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9. 10.

98 EN Official Journal of the European Communities C 310/113

Answer given by Mr Marı́n on behalf of the Commission

(3 April 1998)

Al-Invest is a decentralised Community programme designed to foster business meetings. The initiative for
arranging such meetings therefore comes from private operators such as chambers of commerce and industry,
professional associations and federations and specialised consultants forming part of networks known as
Eurocentres in Latin America and Coopece in Europe.

In Spain, institutions located in Barcelona, Bilbao, Madrid, Valencia and Zaragoza have taken an active part in
Al-Invest. Not many Galician firms have been represented at Al-Invest sectoral meetings with the notable
exception of the fisheries sector.

(98/C 310/150) WRITTEN QUESTION E-0655/98

by Esko Seppänen (GUE/NGL) to the Commission
(10 March 1998)

Subject: Use of hormones in cattle rearing

In the EU the use of hormones in cattle rearing has been prohibited, and not solely for health reasons. Supervision
of hormone use is however inadequate. In many countries meat has been found to contain hormone residues. It
has been estimated (by Der Spiegel magazine) that as much as ECU 1.5 billion worth of hormones are sold in the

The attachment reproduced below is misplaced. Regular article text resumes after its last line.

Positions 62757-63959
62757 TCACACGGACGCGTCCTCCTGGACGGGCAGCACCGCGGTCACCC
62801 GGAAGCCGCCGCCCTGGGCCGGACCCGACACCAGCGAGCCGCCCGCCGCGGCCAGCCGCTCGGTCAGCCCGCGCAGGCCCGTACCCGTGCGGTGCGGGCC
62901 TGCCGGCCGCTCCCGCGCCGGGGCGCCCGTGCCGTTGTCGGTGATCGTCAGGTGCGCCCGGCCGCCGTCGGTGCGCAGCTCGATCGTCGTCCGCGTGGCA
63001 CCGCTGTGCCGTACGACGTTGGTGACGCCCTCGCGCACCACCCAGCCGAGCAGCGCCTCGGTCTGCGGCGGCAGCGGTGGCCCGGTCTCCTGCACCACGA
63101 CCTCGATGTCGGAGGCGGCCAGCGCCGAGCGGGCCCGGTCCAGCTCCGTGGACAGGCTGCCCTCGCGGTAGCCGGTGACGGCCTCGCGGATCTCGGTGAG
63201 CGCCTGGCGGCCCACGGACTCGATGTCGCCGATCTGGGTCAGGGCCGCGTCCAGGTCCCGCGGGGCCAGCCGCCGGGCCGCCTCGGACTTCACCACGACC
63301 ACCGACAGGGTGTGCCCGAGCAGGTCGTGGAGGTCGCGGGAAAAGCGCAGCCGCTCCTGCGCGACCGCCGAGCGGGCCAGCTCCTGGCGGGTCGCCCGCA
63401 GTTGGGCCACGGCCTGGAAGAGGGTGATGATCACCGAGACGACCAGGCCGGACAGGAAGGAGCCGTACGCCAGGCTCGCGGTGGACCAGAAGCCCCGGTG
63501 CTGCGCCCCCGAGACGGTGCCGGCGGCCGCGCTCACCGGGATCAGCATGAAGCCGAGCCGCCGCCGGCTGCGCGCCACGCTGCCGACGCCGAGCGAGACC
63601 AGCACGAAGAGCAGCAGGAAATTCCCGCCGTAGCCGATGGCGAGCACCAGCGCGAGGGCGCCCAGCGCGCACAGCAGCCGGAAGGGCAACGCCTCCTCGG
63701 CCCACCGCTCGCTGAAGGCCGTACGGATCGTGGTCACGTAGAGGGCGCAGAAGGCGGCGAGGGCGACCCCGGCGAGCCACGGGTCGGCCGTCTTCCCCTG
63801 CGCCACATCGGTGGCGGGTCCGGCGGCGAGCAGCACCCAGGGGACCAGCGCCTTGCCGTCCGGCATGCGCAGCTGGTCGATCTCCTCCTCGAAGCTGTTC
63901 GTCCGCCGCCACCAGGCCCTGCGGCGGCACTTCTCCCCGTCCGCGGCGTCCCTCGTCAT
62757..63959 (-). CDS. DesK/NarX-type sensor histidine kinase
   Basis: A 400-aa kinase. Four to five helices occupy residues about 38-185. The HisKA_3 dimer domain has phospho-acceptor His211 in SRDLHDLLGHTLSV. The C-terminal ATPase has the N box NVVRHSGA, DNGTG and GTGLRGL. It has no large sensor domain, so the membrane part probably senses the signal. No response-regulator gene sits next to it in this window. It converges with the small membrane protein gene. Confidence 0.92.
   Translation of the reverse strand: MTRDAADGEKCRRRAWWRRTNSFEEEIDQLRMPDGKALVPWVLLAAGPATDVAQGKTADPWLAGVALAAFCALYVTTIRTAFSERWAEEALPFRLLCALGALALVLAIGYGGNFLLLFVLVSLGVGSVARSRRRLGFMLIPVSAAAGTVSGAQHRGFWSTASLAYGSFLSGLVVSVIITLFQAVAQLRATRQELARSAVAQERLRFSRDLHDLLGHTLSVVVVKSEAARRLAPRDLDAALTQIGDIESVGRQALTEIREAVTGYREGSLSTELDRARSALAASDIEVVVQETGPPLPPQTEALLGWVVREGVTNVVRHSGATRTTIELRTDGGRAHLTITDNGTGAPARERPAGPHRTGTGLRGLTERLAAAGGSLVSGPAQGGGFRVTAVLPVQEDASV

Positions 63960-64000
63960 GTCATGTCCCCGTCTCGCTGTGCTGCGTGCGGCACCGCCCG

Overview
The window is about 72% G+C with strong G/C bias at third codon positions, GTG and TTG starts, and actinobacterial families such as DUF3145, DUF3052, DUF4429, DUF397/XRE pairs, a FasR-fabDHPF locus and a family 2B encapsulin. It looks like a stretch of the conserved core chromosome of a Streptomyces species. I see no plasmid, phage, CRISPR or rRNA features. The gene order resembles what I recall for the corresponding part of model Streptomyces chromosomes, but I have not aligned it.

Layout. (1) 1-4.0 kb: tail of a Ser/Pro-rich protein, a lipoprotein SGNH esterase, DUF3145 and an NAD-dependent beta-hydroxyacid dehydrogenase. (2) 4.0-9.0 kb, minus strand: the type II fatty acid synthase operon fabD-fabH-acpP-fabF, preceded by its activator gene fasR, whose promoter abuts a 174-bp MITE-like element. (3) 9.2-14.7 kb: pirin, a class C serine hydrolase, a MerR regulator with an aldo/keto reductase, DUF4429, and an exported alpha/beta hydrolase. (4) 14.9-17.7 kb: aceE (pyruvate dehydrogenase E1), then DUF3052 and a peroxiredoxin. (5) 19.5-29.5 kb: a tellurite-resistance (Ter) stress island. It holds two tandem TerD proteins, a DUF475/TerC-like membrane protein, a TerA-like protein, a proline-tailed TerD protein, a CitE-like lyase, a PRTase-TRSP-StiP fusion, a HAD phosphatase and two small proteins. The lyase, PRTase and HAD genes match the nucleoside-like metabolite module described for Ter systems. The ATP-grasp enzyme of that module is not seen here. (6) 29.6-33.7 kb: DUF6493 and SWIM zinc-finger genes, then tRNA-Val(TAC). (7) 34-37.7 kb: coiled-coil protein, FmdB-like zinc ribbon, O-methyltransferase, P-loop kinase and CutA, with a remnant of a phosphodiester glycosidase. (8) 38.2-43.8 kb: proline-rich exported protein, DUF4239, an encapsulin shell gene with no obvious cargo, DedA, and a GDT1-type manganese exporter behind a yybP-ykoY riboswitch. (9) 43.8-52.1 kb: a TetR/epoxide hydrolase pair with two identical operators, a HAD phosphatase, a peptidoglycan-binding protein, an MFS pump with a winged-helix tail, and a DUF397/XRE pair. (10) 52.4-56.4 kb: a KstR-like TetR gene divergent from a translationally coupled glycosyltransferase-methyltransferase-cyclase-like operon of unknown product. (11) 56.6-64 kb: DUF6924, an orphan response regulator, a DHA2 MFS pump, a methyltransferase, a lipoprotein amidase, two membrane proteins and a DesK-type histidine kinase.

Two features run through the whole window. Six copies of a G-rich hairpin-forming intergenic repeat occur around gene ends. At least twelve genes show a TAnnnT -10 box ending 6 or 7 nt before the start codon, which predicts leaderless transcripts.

EU in spite of the fact that their use is prohibited. What does the Commission think could be done to promote
more effective supervision of hormone use?

Answer given by Mrs Bonino on behalf of the Commission

(7 April 1998)

According to Council Directive 96/22/EC of 29 April 1996 concerning the prohibition on the use in stockfarming
of certain substances having a hormonal or thyrostatic action and of B-agonists, and repealing Directives
81/602/EEC, 88/146/EEC and 88/299/EEC (1), the use of hormones for growth promotion purposes in animals is
prohibited, the main reason being the protection of consumers from eating potentially dangerous substances.

Within the Community it is the Member States which are responsible for the control of prohibited substances
such as the hormones covered by Directive 96/22/EC. Council Directive 96/23/EC 18,2 lays down the measures
to monitor certain substances and residues thereof in live animals and animal products, including the growth
promoting hormones. With the implementation by the Member States as from 1 July 1997 of the surveillance
measures required by this Directive as well as the imposition of severe sanctions with respect to fraud, it is
expected that the illegal use of hormones will be prevented more efficiently.

(1) OJ L 125, 23.5.1996.

(98/C 310/151) WRITTEN QUESTION P-0661/98

by Undine-Uta Bloch von Blottnitz (V) to the Commission
(2 March 1998)

Subject: Nuclear waste at Dounreay

After previous revelations about the disposal of nuclear waste in a shaft close to the British reprocessing facility
at Dounreay ‘The Guardian’ has now been able to produce evidence in early February that, since 1971,
considerable quantities of highly hazardous radioactive waste materials have been sunk in a further − hitherto
unknown − shaft on the site of the facility. This waste includes at least 40 kg of uranium, plutonium and sodium.